Grab lists on Nasdaq, shares fall 22% below listing price after surging 18%

One milestone achieved.

Belmont Lay | December 03, 2021, 03:30 AM

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Grab, Southeast Asia's biggest ride-hailing and delivery company, listed on the Nasdaq on Thursday, Dec. 2, 2021.

Its shares then fell as much as 22 per cent within hours of making its public listed company debut, despite surging as much as 18 per cent when the market opened.

The stock was trading at US$8.52 at 2:55am Singapore time.

Its opening price some four hours ago touched US$13.06.

Shares of Grab had merged with Altimeter Growth Corp, which had closed the previous day at US$11.01.

As with other blank-cheque companies, Altimeter itself had gone public at the US$10 mark.

Grab's chief executive Anthony Tan told Reuters just after the shares started trading: "The price makes no difference to me. I'm going to celebrate tonight and get back to work tomorrow."

Grab has yet to post a profit.

US$40 billion deal

Grab, the nine-year-old Singapore-based company and Altimeter Growth Corp, have both been described as blank-cheque companies, but have pulled off a US$40 billion merger.

The listing comes after Grab's April agreement to merge with U.S. tech investor Altimeter Capital Management's SPAC, Altimeter Growth Corp.

The plan was to raise US$4.5 billion, including US$750 million from Altimeter.

SPAC stands for "special purpose acquisition companies".

Singapore bell-ringing event

Grab kicked off the biggest U.S. listing by a Southeast Asian company with a bell-ringing event in Singapore's Shangri-La hotel.

It was hosted by Nasdaq and Grab's executives, and punctuated by a lot of celebratory clapping.

The event was attended by about 250 people including investors, drivers, merchants and employees, with many dressed in the company's signature green.

Background on Grab

Grab began as a ride-hailing app.

It now operates across 465 cities in eight countries, offering food deliveries, payments, insurance and investment products.

CEO Tan and fellow co-founder Tan Hooi Ling developed Grab from an idea for a Harvard Business School venture competition in 2011.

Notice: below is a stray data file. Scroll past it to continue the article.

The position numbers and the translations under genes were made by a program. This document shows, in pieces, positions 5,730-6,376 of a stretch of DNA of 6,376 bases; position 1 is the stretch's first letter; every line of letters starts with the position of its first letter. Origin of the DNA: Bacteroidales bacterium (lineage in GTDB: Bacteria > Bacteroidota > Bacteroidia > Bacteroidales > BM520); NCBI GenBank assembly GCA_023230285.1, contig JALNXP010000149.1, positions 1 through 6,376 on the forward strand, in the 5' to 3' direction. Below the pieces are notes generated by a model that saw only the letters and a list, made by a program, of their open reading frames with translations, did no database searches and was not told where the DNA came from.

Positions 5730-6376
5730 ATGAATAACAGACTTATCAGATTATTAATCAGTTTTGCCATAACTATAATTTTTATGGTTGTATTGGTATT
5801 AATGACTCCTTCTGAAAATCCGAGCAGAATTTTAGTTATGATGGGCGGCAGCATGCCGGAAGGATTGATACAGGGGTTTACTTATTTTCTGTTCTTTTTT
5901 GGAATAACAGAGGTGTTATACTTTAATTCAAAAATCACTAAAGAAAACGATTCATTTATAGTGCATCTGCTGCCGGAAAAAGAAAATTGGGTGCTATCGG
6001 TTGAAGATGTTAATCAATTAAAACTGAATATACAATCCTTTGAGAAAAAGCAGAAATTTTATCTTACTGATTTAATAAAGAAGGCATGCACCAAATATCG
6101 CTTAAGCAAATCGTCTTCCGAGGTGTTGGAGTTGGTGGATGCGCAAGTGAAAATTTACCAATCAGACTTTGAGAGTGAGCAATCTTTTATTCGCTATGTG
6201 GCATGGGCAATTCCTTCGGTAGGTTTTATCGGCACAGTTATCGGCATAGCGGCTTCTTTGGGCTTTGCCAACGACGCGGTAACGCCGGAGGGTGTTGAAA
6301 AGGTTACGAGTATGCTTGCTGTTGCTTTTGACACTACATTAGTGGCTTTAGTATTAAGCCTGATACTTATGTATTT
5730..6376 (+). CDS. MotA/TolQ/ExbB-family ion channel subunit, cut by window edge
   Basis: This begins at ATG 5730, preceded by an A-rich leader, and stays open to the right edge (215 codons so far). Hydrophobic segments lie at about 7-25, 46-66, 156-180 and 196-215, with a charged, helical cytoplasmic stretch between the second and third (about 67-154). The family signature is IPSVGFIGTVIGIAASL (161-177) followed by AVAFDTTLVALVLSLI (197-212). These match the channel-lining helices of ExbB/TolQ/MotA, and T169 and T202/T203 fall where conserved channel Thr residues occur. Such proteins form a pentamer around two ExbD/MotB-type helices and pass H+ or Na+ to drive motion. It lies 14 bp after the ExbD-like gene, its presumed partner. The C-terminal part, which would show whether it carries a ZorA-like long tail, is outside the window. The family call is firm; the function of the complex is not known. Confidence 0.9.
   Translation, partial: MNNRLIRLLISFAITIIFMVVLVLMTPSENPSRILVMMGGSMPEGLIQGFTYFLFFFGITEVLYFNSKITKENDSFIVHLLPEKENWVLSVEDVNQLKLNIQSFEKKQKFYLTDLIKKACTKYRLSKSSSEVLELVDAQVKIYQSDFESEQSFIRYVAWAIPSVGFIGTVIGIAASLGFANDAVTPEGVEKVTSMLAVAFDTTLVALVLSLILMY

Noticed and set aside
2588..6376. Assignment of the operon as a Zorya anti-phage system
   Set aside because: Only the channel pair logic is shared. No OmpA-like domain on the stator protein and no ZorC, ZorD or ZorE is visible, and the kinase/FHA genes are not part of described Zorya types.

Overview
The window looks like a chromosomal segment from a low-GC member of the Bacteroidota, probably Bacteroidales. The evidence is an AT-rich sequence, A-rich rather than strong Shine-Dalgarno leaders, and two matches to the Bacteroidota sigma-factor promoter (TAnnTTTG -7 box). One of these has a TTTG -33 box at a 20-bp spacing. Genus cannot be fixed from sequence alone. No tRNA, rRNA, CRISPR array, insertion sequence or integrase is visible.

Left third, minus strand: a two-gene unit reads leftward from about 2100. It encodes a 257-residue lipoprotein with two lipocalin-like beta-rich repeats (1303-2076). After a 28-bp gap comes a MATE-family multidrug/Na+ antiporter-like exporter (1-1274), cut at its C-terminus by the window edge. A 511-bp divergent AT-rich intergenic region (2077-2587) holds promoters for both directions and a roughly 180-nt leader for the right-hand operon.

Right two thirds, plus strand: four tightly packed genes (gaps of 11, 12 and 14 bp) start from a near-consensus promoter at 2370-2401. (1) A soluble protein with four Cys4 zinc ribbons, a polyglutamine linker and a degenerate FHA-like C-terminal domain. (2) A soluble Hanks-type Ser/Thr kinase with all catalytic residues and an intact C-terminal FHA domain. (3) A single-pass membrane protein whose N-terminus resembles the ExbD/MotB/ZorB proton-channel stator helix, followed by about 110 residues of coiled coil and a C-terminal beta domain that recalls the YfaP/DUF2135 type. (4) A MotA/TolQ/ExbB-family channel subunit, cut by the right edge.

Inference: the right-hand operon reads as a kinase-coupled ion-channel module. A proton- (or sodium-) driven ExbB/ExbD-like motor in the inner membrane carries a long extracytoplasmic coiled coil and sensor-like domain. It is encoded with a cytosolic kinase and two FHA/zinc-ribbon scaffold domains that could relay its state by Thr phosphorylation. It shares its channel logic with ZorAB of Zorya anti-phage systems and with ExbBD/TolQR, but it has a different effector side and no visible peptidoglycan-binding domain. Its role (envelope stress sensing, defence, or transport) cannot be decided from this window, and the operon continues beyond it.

The two Tans are not related.

CEO Tan, 39, launched Grab as a taxi app in Malaysia in 2012.

He subsequently expanded Grab into a regional operation with a range of services.

It later moved its headquarters to Singapore.

"What we have shown to the world is that home grown tech companies can develop great technology that can compete globally, even when international players are in town," Tan told Reuters a day before the listing.

"We can compete and win."

Tan's great-grandfather was a taxi driver.

Grab CEO net worth

CEO Tan will control 60.4 per cent of voting rights along with Grab's co-founder, and president Ming Maa.

Together, they hold only a 3.3 per cent stake in Grab.

CEO Tan's stake alone is 2.2 per cent of the company.

But that stake is worth a fortune.

The holdings of co-founder Hooi Ling Tan and Ming Maa are now worth US$224 million (S$307 million) and US$126 million (S$173 million), respectively.

CEO Tan was previously reported to have been worth US$380 million (S$514 million) even before this deal.

With the successful listing, he is likely to push his net worth to US$829 million, according to the Bloomberg billionaires index.

This will make him a billionaire in Singapore dollars.

However, the latest numbers half a day after the Nasdaq listing, tabulated by Bloomberg Billionaires Index, suggested that Tan's stake was worth more than a billion dollars when Grab's stock surged, but settled at US$725 million (S$994 million) after it plunged -- effectively making him a billionaire in US dollars.

Top photo via Nasdaq

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